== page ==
Planetary Parade On June 3? Here’s What It Will Really Look Like

Planetary Parade On June 3? Here's What It Will Really Look Like

Skywatchers can expect an equipment-free view of Mars on June 3

Hold your horses, astronomy enthusiasts! Before you get too excited about the upcoming planetary alignment on June 3, experts warn it may not be as spectacular as some might think. While six planets, including Jupiter, Mercury, Uranus, Mars, Neptune, and Saturn, will indeed align along the ecliptic path in the early morning hours of June 3rd, not all will be visible to the naked eye from Earth, ABC News reported. 

“People who plan to rise early and step outside on June 3 expecting to see the bloated disk of Jupiter or the rings of Saturn in a single glance will be, at the very least, quite disappointed,” prominent broadcast meteorologist Joe Rao wrote in a recent debunking column for Space.

Well, experts from NASA and Astronomers Without Borders said that June 3 is not the best time to see the planetary parade. That’s because Uranus, Mercury and Jupiter will be swallowed up by the sun’s light and be too close to the horizon to be visible. 

However, the experts are saying that skygazers should wait until the end of the month to see the planetary alignment.

“To me, the closest thing to a planet parade is June 29th, when you’ll have Saturn, the third-quarter Moon, Mars, and Jupiter arrayed across the sky at dawn,” Preston Dyches, a public engagement specialist for NASA’s Jet Propulsion Laboratory told USA TODAY.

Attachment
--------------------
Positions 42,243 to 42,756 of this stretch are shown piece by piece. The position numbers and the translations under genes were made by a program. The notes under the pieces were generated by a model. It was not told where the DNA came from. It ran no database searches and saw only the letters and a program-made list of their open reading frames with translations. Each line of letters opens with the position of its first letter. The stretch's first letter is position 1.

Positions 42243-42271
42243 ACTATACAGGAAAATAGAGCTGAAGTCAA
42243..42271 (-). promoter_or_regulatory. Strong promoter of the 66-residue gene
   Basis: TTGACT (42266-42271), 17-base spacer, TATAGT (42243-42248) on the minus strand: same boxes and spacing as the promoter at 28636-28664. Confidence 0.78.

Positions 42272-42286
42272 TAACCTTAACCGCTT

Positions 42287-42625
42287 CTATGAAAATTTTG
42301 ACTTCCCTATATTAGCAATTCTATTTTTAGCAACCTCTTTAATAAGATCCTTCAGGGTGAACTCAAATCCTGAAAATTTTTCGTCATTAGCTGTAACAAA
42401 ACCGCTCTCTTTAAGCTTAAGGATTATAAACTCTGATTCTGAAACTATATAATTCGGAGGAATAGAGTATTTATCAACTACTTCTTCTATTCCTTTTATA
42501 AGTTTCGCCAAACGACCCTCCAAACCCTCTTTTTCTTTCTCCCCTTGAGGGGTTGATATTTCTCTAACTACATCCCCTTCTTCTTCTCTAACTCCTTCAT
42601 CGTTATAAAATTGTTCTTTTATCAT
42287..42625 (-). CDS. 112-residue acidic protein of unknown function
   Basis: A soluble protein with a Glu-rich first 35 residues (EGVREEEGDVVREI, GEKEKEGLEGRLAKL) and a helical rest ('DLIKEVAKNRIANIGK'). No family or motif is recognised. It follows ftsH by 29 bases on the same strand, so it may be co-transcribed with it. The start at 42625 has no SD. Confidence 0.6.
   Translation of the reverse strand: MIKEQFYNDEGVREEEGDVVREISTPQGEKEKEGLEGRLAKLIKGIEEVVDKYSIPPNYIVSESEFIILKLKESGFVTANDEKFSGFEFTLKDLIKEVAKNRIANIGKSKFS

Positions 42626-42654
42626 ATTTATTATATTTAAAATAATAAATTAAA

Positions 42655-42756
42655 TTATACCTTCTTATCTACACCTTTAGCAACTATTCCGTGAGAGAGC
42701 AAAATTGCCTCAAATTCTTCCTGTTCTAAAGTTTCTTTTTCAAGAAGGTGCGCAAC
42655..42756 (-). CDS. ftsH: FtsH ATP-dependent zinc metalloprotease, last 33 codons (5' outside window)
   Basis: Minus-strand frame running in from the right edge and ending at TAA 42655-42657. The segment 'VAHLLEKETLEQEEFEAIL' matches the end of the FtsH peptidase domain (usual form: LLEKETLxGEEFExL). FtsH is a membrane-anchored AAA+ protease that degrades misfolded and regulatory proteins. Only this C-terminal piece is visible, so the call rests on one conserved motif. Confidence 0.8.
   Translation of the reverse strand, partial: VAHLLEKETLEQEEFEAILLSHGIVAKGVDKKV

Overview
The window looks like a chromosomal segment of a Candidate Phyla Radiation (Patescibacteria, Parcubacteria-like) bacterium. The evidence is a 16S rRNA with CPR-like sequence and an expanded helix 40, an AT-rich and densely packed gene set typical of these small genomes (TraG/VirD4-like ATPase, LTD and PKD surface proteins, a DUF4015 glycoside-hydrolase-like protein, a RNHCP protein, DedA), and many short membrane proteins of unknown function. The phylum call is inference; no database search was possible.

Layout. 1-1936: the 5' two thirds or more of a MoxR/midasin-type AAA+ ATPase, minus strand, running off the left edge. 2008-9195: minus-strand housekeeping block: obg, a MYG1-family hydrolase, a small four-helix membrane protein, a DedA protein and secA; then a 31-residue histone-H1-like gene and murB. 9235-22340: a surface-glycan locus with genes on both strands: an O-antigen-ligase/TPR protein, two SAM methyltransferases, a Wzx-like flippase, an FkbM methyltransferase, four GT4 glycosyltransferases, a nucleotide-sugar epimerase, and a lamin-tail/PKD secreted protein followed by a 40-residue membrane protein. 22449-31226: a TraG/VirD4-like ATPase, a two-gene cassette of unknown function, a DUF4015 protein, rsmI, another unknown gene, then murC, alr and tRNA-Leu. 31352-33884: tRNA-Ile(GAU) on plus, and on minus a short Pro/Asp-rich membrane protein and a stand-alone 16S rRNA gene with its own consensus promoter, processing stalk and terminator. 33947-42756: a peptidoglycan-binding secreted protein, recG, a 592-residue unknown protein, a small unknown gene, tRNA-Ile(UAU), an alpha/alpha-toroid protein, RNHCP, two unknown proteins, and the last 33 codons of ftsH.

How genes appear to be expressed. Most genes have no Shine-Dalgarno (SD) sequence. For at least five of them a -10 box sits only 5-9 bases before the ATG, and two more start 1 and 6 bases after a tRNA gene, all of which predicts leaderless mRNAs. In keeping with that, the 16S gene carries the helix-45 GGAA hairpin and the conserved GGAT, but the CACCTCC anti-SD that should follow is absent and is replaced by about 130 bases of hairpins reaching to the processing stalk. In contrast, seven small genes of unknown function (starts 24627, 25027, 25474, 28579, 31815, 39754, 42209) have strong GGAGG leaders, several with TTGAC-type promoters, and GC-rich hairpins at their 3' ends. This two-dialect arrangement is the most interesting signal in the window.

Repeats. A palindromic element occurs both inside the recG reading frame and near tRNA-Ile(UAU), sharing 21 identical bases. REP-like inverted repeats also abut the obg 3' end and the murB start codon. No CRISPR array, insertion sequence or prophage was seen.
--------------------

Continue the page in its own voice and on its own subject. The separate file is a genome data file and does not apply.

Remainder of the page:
NASA in a release said, “Some online sources have shared excitement about a “parade of planets” visible in the morning sky in early June (June 3 in particular). In reality, only two of the six planets supposedly on display (Saturn and Mars) will be visible. In early June, Jupiter and Mercury will be at or below the horizon in the morning twilight and not visible; Uranus and Neptune are far too faint to see without a telescope, especially as the morning sky brightens.”

Joe Rao wrote that skywatchers can expect an equipment-free view of Mars on June 3 around 4:00 a.m. ET, which will be shining in a “relatively bright orange light.”

Meanwhile, in 2023, the five-planet alignment of Mercury, Jupiter, Venus, Uranus and Mars occurred on March 28.

“You’re worrying that planetary alignments are rare, but honestly, we get one every couple of years,” Bill Cooke, who heads NASA’s Meteoroid Environment Office at the Marshall Space Flight Center, told “Good Morning America” at the time.


Source link

Leave a Reply

Your email address will not be published. Required fields are marked *